Mike Piazza

HOF voters: choose Mike Piazza or accuse him of using steroids

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Jeff Bagwell gave the Hall of Fame voters an easy way out. Sure, his body of work leaves him qualified for Cooperstown based on the standards for first basemen, but he didn’t bat .300 for his career or hit 500 homers. His one MVP season came in strike-shortened 1994. That’s also the only year he led the league in a Triple Crown category.

Thus, a Hall of Fame voter can look at Bagwell’s record and say it’s not quite Hall of Fame worthy, all without getting into the messy steroid issue.

Will they be able to do the same for Mike Piazza? A career .308/.377/.545 hitter with 427 homers in 16 seasons, Piazza is pretty obviously the greatest offensive catcher the game has ever seen. His 143 OPS+ is well in front of any other player to catch at least 70 percent of his games. Joe Mauer is next at 135, and he’s yet to enter his decline phase. Mickey Cochrane is third at 129, followed by Bill Dickey and Johnny Bench.

Of course, Piazza’s defensive reputation was shaky at its best, dreadful at its worst. But that was mostly (almost entirely?) due to his arm. It doesn’t seem like he ever held back his his teams. Here are the NL ERA ranks from all of Piazza’s staffs in his years as a team’s primary catcher:

1993 Dodgers: 3rd
1994 Dodgers: 9th
1995 Dodgers: 2nd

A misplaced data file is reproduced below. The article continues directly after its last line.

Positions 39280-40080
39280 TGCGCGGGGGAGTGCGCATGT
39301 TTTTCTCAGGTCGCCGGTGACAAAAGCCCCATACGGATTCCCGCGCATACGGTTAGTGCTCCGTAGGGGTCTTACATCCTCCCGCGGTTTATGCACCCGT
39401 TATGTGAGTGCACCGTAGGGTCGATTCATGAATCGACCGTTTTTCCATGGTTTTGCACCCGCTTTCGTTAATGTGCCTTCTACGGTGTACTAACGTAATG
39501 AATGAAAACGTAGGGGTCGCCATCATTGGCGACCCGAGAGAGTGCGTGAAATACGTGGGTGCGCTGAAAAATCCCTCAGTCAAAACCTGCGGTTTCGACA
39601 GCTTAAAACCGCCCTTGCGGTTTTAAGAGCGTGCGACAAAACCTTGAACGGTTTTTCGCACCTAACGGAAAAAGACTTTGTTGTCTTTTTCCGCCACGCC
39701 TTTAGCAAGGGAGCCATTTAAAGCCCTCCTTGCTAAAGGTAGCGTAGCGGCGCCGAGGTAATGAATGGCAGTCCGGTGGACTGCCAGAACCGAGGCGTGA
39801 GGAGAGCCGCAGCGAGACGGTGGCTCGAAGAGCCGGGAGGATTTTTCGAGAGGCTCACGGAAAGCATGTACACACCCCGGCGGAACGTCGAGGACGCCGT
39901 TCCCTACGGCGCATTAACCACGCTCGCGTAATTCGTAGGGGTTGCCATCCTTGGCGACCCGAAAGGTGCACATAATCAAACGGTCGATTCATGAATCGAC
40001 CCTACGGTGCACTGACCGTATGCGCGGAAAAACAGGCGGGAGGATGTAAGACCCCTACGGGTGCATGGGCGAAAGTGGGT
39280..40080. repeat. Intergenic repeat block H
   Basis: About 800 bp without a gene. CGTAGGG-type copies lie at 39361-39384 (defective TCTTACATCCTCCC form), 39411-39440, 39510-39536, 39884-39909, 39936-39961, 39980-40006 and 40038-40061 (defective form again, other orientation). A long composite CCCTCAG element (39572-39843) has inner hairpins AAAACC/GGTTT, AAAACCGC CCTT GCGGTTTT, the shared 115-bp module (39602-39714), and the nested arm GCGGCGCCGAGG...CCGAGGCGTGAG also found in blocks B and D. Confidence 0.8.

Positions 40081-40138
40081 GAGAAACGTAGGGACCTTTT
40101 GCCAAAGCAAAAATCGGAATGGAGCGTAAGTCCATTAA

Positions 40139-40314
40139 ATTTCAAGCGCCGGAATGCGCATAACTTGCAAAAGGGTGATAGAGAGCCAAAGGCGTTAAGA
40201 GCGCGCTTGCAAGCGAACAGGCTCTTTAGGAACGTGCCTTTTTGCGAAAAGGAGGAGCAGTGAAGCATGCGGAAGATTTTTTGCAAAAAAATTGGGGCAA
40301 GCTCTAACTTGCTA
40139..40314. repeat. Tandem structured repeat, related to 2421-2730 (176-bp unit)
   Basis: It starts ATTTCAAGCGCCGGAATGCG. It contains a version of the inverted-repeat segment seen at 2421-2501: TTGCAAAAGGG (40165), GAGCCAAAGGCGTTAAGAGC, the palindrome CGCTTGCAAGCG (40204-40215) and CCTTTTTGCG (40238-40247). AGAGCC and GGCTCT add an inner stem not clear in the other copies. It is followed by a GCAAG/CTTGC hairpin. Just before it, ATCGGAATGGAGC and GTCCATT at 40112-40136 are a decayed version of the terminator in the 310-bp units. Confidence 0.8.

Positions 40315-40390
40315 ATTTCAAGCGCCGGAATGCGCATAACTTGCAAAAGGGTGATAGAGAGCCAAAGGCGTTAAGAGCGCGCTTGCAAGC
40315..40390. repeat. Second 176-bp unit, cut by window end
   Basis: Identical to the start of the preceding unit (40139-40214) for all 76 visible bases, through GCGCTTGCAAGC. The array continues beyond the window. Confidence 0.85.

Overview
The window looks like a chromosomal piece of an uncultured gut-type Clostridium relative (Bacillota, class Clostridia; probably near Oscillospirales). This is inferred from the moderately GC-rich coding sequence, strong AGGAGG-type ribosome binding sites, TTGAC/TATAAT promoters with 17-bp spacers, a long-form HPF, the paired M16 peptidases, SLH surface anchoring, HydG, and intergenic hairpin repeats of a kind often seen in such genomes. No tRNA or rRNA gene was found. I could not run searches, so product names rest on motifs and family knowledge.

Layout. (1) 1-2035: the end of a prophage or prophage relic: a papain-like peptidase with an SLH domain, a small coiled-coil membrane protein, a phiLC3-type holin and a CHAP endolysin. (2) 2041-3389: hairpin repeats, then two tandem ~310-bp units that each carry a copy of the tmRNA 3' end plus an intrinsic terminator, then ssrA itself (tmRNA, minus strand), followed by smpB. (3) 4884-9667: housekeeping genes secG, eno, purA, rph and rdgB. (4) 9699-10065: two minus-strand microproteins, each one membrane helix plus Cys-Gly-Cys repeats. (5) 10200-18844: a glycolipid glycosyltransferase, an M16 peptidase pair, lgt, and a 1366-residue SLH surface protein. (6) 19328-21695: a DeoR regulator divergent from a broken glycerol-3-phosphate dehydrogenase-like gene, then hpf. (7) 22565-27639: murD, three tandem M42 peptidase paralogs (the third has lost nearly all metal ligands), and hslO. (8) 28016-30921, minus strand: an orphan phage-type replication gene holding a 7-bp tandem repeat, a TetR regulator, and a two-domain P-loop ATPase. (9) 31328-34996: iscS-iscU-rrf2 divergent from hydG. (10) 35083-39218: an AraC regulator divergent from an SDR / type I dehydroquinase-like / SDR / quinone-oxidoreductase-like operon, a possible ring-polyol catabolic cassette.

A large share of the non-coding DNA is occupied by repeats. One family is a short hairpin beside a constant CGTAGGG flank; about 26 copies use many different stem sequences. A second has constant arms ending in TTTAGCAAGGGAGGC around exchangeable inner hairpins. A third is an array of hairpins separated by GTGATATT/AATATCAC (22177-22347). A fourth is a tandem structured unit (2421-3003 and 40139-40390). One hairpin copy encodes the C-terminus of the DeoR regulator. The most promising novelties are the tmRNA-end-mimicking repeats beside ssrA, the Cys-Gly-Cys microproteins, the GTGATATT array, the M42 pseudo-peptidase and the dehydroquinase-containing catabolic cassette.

1996 Dodgers: 1st
1997 Dodgers: 2nd
1998 Mets: 4th
1999 Mets: 5th
2000 Mets: 3rd
2001 Mets: 5th
2002 Mets: 5th
2005 Mets: 3rd
2006 Padres: 1st

So, how bad of a defensive catcher could he have been? In 12 years as a primary catcher, his pitchers finished in the top third of the league in ERA 11 times.

(And whether it’s worth pointing out or not, the 1994 Dodgers, the one odd ball on the list, had a 3.97 ERA with Piazza catching and a 5.28 ERA with Carlos Hernandez and Tom Prince behind the plate.)

All of this has been a long-winded way of saying there’s absolutely no way to justify leaving Piazza out of the Hall of Fame based on performance. We can argue whether Piazza is inner-circle or not, but he’s certainly a Hall of Famer according the numbers. Still, I’m guessing he’ll be left off 35-45 percent of the ballots when the votes are counted in January, despite never having failed a drug test.

And for that reason, I’m challenging Hall of Fame voters; if you don’t vote for him, call him out for using steroids. Say “I’m not voting for Piazza because I think he was a cheater.” Preferably present some evidence if you have it, but whether you do or not, make the reason clear. No wishy-washy stuff. There’s no excuse for leaving him off the ballot otherwise.

Padres sign Trevor Cahill

Chicago Cubs relief pitcher Trevor Cahill (53) during the seventh inning of Game 3 in baseball's National League Division Series against the St. Louis Cardinals, Monday, Oct. 12, 2015, in Chicago. (AP Photo/Paul Beaty)
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The Padres have signed Trevor Cahill to a one-year, $1.75 million contract.